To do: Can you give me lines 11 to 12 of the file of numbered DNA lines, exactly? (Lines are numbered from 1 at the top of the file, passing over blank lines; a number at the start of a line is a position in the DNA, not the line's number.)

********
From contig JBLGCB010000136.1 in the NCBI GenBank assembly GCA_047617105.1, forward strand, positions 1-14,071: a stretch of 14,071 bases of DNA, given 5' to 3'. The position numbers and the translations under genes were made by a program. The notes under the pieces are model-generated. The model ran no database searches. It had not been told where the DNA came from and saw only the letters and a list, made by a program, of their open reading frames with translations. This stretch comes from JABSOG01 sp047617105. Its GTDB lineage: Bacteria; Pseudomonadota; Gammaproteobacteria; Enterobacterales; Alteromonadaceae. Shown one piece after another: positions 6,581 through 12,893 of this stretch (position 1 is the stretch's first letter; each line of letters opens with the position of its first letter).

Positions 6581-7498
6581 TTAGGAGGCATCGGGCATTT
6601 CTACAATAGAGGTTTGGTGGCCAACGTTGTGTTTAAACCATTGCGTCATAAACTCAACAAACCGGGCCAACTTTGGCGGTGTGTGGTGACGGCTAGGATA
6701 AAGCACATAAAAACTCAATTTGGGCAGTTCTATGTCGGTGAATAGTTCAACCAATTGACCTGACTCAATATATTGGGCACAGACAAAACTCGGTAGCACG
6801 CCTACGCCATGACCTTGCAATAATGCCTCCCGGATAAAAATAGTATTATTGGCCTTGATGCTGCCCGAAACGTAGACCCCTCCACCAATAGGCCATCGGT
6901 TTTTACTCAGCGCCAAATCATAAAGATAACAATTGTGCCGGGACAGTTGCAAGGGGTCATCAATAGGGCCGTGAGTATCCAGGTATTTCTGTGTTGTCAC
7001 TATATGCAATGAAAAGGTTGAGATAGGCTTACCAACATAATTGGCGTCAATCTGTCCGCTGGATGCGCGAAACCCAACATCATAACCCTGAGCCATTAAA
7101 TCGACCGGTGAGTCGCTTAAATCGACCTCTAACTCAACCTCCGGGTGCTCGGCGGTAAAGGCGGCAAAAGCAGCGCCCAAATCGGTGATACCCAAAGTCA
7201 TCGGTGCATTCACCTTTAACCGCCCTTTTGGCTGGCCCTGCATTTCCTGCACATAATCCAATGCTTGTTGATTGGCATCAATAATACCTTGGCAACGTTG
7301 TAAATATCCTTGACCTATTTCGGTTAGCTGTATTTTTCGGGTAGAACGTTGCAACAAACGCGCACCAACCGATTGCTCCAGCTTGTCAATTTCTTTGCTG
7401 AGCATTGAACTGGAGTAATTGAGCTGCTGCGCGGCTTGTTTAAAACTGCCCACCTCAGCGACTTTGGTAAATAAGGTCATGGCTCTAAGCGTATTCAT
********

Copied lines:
7301 TAAATATCCTTGACCTATTTCGGTTAGCTGTATTTTTCGGGTAGAACGTTGCAACAAACGCGCACCAACCGATTGCTCCAGCTTGTCAATTTCTTTGCTG
7401 AGCATTGAACTGGAGTAATTGAGCTGCTGCGCGGCTTGTTTAAAACTGCCCACCTCAGCGACTTTGGTAAATAAGGTCATGGCTCTAAGCGTATTCAT